QCOSTARICA – Posing as bank employees, announcing that you have won a prize and now even telling you that the call is from the Ebáis to receive the vaccine against covid-19, are methods by scammers to steal your personal information and other data.
The Fraud Section of the Organismo de Investigación Judicial (OIJ) said that though they still have no complaints of people scammed in the vaccination calls, there is the possibility that criminals also use this deception.
The OIJ response is based on a message that is circulating social networks warning of unscrupulous who pose as employees of the Caja Costarricense de Seguro Social (CCSS) or local clinic, known as Ebáis, and say that they are going to send a code for the appointment of the vaccine.
Then a message follows up if the code had been received (it can be a Microsoft, Messenger, or WhatsApp code) and then they ask the code number with which they supposedly can access the victim’s passwords or bank accounts.
The message warns that such calls should be cut off and no code should ever be given to anyone because it can be the gateway to change the password of the bank account and scam.
“It is important to let the public know that criminals are sending these links in different ways, where they ask to write down sensitive information, such as passwords, accounts, emails and others that should never be answered,” says the OIJ.
It is important to note that this message coincides with the time the CCSS announced that starting this month it will be calling on adults ager 58 and over to give them their vaccination date. But the CCSS will not require any type of confidential information.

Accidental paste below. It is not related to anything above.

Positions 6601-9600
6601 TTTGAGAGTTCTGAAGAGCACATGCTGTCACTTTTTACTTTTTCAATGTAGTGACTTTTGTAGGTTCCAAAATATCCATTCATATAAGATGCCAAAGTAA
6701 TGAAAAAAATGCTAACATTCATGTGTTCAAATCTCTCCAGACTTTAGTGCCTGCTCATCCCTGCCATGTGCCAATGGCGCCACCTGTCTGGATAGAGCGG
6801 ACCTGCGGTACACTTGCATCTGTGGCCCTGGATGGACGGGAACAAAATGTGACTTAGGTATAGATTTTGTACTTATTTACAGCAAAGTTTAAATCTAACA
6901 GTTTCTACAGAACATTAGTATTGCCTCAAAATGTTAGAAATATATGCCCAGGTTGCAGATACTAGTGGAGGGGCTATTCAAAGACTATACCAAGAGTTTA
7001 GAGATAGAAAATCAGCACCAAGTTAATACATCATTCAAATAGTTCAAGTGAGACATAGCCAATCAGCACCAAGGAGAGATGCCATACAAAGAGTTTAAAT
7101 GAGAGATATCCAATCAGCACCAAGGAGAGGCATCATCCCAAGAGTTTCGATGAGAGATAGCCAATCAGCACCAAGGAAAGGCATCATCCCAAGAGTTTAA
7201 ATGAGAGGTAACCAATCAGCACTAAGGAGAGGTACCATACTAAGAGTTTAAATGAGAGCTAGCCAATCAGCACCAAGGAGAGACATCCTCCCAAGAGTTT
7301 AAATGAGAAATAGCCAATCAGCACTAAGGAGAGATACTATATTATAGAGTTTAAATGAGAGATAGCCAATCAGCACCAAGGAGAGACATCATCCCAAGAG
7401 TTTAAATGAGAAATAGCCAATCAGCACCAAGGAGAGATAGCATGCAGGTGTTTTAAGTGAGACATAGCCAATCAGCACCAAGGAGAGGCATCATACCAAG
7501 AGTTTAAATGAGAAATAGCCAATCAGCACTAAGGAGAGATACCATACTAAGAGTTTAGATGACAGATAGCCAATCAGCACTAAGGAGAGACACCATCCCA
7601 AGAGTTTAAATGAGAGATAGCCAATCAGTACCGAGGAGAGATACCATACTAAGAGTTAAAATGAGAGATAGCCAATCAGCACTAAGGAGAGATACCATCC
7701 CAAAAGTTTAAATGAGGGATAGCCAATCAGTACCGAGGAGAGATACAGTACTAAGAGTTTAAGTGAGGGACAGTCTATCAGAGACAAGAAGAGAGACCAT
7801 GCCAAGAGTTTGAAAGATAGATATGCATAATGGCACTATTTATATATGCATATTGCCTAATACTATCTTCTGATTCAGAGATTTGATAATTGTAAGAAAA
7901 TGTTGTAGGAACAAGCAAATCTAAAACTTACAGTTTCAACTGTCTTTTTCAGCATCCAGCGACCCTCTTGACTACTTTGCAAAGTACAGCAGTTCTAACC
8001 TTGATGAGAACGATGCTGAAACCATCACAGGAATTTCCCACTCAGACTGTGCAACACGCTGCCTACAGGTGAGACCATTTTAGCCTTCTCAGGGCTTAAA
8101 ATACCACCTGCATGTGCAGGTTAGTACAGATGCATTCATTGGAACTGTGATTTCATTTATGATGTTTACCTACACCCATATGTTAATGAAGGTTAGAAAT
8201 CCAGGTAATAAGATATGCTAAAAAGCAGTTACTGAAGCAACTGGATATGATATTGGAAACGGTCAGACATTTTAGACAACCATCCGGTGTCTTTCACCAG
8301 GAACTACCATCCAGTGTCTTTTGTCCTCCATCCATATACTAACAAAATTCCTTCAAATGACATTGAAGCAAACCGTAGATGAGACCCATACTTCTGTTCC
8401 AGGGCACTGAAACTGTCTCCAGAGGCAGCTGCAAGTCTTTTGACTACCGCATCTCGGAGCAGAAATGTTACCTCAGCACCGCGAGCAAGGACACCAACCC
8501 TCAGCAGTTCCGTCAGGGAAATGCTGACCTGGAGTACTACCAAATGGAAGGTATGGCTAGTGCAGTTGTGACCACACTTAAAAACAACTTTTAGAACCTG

We are all at risk
This Monday, the Deputy Prosecutor for Fraud and Cybercrime, Miguel Ramírez López, participated in a radio program with the Director of Security of the Banco Nacional, David Hernández, where they clarify that there is no profile of a victim more susceptible to being scammed by telephone since it has occurred to people of all ages, educational levels, and socioeconomic status.
They add that prevention is the main weapon to stop criminals. “They make a phone call, with great kindness, but behind what exists is the real criminal”, they warn.
Both agree that the ways in which cybercriminals act to steal money from people’s bank accounts are evolving and diversifying rapidly.
A phone call, text message, or email will your money disappear in minutes.
“Technological development is so fast that when we are detecting situations, criminals are already looking for alternatives; however, we do a screening of all the complaints that come in to see the modalities and detect patterns,” highlighted prosecutor Ramírez.
A scammer may have the account number and even the credit or debit card number of a person, but if he does not have the codes he cannot carry out any transaction.
For his part, David Hernández stressed that one should not trust the fact that the number reported by the caller ID is known, since it can be altered by means of technological methods.
“The moment you receive a call, a message or an email requesting your password, your token (numerical password), your card details or that you enter them on a web page, you are being scammed,” said Hernández.
In 2020, people were scammed of more than ¢7 billion colones, the majority by telephone.